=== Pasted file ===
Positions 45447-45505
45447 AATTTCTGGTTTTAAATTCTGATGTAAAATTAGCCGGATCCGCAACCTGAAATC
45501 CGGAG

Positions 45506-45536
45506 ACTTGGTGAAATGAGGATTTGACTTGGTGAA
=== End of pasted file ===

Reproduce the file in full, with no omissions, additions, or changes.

Positions 45447-45505
45447 AATTTCTGGTTTTAAATTCTGATGTAAAATTAGCCGGATCCGCAACCTGAAATC
45501 CGGAG

Positions 45506-45536
45506 ACTTGGTGAAATGAGGATTTGACTTGGTGAA